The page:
|Biographical detail : ||Physician.
Al-Nafis after acquiring his expertise in medicine and jurisprudence moved to Cairo where he was appointed as the Principal at the famous Nasri Hospital. He also served as the Dean at the Mansuriya School.
Al-Nafis’s contribution in medicine was of great significance in the discovery of the blood’s circulatory system, which was re-discovered by modern science after a lapse of three centuries. He was the first to correctly describe the constitution of the lungs and gave a description of the bronchi and the interaction between the human body’s vessels for air and blood. He further elaborated the function of the coronary arteries as feeding the cardiac muscle.
Al-Nafis’ most voluminous books ‘Al-Shamil fi al-Tibb’, an encyclopaedia comprising 300 volumes, which could not be completed due to his death, are available in manuscript in Damascus. His book that became famous was ‘Mujaz al-Qanun’ and ‘Kitab al-Mukhtar fi al-Aghdhiya’ on the effects of diet on health.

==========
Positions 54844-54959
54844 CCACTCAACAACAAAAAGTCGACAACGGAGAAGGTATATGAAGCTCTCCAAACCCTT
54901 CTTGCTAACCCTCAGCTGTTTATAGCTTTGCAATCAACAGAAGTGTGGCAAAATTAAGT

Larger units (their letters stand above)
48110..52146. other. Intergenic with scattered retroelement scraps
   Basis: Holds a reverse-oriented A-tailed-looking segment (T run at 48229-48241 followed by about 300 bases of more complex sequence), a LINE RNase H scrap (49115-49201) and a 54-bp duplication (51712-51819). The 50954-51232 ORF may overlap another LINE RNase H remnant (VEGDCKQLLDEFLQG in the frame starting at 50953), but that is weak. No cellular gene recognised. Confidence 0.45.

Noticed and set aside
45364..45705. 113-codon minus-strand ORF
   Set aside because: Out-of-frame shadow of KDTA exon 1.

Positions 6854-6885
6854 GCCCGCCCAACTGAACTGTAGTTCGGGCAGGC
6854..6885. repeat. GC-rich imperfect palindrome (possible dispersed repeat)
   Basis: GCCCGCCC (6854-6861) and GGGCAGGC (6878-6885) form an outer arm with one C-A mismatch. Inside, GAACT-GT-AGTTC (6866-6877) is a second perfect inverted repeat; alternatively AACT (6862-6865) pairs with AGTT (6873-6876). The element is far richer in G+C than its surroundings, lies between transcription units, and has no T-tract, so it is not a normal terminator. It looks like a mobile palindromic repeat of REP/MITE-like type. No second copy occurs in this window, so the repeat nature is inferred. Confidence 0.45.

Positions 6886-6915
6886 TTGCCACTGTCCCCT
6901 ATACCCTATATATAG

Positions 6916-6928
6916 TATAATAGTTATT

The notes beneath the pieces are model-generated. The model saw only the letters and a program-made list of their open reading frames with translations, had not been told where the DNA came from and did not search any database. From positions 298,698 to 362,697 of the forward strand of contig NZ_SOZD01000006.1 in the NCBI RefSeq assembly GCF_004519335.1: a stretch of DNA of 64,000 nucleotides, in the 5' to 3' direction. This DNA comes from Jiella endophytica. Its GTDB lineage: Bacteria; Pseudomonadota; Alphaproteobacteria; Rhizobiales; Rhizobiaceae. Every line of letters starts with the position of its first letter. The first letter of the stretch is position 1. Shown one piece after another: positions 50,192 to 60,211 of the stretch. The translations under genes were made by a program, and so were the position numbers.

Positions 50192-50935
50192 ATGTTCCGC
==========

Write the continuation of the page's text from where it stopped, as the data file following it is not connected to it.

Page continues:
Al-Nafis wrote several commentaries including on Hippocrates’ book and, in 1286, on the anatomy of Ibn Sina’s ‘Qanun’ (Avicenna's Canon) in which he described for the first time in the world of medicine the circulation of the blood through the lungs for the purpose of oxygenation.
Ibn al-Nafis was born Ala-al-Din Abu al-Hasan Ali Ibn Abi al-Hazm al-Qarshi al-Damashqui al-Misri at Damascus. When he died he donated his house, library and clinic to the Mansuriya Hospital at Cairo.